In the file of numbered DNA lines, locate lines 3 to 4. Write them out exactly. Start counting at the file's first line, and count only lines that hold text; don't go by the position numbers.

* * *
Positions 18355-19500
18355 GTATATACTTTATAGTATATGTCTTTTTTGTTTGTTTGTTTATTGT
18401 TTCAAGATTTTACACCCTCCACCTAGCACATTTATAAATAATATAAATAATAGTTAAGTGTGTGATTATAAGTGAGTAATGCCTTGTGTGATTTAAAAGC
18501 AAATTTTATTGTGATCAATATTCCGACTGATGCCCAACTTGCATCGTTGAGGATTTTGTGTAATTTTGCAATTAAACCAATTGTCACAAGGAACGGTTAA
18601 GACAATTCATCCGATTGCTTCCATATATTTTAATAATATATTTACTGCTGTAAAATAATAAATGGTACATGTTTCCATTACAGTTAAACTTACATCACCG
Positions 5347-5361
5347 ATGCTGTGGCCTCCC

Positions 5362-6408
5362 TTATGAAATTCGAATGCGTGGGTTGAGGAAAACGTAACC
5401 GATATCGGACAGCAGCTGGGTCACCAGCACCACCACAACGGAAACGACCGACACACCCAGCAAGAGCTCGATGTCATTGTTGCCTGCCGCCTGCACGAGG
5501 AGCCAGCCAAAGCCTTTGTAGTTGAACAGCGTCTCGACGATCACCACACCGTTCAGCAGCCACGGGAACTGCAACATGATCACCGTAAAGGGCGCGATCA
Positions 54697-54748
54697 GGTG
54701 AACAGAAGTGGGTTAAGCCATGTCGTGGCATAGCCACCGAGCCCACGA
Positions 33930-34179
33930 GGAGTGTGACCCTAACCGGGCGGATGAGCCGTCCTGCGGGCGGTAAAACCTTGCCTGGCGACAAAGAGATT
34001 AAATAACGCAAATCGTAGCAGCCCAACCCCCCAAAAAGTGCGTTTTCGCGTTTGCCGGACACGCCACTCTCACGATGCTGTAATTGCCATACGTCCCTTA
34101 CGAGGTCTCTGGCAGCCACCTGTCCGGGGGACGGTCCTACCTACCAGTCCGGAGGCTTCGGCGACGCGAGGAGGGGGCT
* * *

18401 TTCAAGATTTTACACCCTCCACCTAGCACATTTATAAATAATATAAATAATAGTTAAGTGTGTGATTATAAGTGAGTAATGCCTTGTGTGATTTAAAAGC
18501 AAATTTTATTGTGATCAATATTCCGACTGATGCCCAACTTGCATCGTTGAGGATTTTGTGTAATTTTGCAATTAAACCAATTGTCACAAGGAACGGTTAA